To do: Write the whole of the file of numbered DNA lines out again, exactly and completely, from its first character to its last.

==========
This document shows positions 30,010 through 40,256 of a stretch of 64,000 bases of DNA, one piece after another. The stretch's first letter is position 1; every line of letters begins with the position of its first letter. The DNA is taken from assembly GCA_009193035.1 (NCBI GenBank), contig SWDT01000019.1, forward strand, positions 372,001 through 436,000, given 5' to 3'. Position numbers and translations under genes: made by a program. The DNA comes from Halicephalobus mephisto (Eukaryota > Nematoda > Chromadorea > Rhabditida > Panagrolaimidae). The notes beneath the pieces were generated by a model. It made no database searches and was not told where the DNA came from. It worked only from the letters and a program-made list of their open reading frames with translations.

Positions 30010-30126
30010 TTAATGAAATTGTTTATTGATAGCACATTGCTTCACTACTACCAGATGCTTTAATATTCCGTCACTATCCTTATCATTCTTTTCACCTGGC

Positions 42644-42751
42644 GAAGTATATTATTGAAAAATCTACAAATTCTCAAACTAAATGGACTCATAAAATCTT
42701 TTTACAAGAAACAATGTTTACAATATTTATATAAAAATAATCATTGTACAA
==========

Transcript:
This document shows positions 30,010 through 40,256 of a stretch of 64,000 bases of DNA, one piece after another. The stretch's first letter is position 1; every line of letters begins with the position of its first letter. The DNA is taken from assembly GCA_009193035.1 (NCBI GenBank), contig SWDT01000019.1, forward strand, positions 372,001 through 436,000, given 5' to 3'. Position numbers and translations under genes: made by a program. The DNA comes from Halicephalobus mephisto (Eukaryota > Nematoda > Chromadorea > Rhabditida > Panagrolaimidae). The notes beneath the pieces were generated by a model. It made no database searches and was not told where the DNA came from. It worked only from the letters and a program-made list of their open reading frames with translations.

Positions 30010-30126
30010 TTAATGAAATTGTTTATTGATAGCACATTGCTTCACTACTACCAGATGCTTTAATATTCCGTCACTATCCTTATCATTCTTTTCACCTGGC

Positions 42644-42751
42644 GAAGTATATTATTGAAAAATCTACAAATTCTCAAACTAAATGGACTCATAAAATCTT
42701 TTTACAAGAAACAATGTTTACAATATTTATATAAAAATAATCATTGTACAA